100 years ago tomorrow – May 26, 1920 – Norma Deloris Egstrom was born in Jamestown, North Dakota. You know her as Peggy Lee: groundbreaking singer, songwriter, actress, and artist. Though she passed away in 2002, her music is as present today as ever – and her influence just as strong. Peggy’s songs have recently scored such television shows as Ryan Murphy’s Hollywood and Amy Sherman-Palladino’s The Marvelous Mrs. Maisel, and have been heard in commercials promoting Samsung and Tropicana products while her classic compositions from Walt Disney’s 1955 animated film Lady and the Tramp have been introduced to a new generation in the Disney+ remake. This year has already seen the digital release of Ultimate Peggy Lee, and on June 19, the 22-song career-spanning anthology (premiering the previously unreleased “Try a Little Tenderness”) will arrive on both CD and vinyl from Capitol Records. But that’s not all there is.
Tomorrow, fans can join in the celebration with a very special panel discussion debuting on The Grammy Museum’s website. The pre-taped event, moderated by the museum’s Scott Goldman, features Peggy’s granddaughter and President of Peggy Lee Enterprises, Holly Foster Wells along with author Dr. Tish Oney and a number of artists influenced by Lee including five-time Grammy Award winner and chart-topping singer-songwriter Billie Eilish, four-time Grammy recipient k.d. lang, and Grammy nominee Eric Burton of psychedelic soul duo Black Pumas.
The Grammy Museum is an appropriate home for a Lee tribute; she was the first ever female artist to be nominated for Record of the Year at the inaugural Grammys (for “Fever”) in 1958. Peggy took the trophy home for 1969’s landmark “Is That All There Is?” and also received a Lifetime Achievement Award in 1995. As well as the discussion, the museum will premiere a virtual tour of Lee memorabilia dating from the 1930s through the 2000s. The exhibit was scheduled to open at the physical location in Los Angeles but has been delayed due to COVID-19; however, this affords fans everywhere the chance to experience its treasures. The exhibit will open at the site once it’s possible for The Grammy Museum to resume in-person operations.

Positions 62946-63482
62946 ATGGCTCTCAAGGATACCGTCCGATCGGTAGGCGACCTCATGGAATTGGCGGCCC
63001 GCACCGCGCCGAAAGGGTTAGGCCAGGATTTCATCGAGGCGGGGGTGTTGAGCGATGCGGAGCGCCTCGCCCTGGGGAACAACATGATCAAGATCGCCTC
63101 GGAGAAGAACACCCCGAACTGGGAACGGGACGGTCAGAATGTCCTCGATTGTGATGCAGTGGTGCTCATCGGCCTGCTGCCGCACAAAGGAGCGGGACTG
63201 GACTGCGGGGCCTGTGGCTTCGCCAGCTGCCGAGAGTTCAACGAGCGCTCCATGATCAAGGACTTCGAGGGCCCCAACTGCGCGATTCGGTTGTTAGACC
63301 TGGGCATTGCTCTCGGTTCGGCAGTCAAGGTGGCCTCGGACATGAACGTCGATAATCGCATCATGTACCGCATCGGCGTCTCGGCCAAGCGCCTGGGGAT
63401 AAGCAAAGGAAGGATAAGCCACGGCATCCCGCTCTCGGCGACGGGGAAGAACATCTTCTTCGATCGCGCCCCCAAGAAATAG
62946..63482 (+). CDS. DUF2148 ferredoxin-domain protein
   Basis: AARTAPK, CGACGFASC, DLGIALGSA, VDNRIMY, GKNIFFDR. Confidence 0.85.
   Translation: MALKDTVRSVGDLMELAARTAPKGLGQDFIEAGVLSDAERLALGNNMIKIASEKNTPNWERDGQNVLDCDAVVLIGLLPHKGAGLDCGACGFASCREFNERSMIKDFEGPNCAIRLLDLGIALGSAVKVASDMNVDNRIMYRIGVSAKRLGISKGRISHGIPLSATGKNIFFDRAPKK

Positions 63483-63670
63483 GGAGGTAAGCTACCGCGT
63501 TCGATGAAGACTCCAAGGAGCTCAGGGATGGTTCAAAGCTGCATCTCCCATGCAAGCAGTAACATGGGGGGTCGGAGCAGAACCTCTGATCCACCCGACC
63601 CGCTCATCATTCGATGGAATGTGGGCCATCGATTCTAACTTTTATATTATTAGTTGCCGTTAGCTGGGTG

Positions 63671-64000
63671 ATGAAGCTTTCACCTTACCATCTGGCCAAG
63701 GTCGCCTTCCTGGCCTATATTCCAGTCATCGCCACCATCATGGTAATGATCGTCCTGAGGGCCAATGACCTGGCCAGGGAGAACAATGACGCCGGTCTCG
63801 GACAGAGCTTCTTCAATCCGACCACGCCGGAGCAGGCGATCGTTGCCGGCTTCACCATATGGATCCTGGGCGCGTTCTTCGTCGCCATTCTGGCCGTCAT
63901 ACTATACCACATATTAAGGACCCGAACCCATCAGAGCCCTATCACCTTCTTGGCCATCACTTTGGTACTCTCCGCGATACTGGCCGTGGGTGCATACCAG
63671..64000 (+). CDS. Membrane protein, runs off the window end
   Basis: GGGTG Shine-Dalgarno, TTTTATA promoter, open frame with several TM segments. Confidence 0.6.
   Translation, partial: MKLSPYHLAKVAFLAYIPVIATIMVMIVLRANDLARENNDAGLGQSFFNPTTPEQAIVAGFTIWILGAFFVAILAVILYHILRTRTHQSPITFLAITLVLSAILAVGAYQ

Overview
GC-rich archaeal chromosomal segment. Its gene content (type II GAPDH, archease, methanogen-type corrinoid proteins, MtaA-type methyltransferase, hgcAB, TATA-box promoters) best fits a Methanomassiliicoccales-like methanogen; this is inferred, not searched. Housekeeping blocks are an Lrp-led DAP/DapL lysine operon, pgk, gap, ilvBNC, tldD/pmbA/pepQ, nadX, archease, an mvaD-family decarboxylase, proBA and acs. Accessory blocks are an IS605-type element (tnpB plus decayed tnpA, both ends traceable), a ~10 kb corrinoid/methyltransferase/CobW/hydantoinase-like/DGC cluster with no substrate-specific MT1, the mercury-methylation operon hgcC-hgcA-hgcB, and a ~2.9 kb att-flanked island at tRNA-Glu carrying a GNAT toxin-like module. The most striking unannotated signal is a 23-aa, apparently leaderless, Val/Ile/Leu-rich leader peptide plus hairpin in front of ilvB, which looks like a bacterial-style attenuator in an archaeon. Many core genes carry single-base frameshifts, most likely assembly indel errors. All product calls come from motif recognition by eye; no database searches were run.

There’s still more to come. Later this summer, the 2004 documentary Fever – The Music Of Peggy Lee will return to public television stations nationwide in a refreshed version. The musical biography explores Lee’s career from her big band days with Benny Goodman to her breakthrough as a solo performer and pioneering female singer-songwriter. Among those interviewed in the program are daughter Nikki Foster, Quincy Jones, k.d. lang, Nancy Sinatra, Michael Feinstein, Margaret Whiting, arranger Billy May, composer Cy Coleman, bassist Max Bennett , drummer Grady Tate, and Holly Foster-Wells.
A pair of additional new Lee releases will be offered as “pledge premiums” for viewers who make donations in support of public television. The DVD titled Things Are Swingin’ – Her Greatest Songs will include a newly-restored presentation of Lee’s full-color 1967 television special along with over half an hour of extra material and rare footage spanning the 1940s through the 1970s.
Something Wonderful – Peggy Lee Sings The Great American Songbook will be a double CD containing several dozen remastered radio performances by Lee and a few surprise guests from the 1950s that have not been heard since. More details on these exciting and exclusive public television promotional items will be announced in the coming weeks.
Indeed, it’s a good day to celebrate Miss Peggy Lee – and we hope you’ll join us in visiting The Grammy Museum from the comfort of your own home mañana!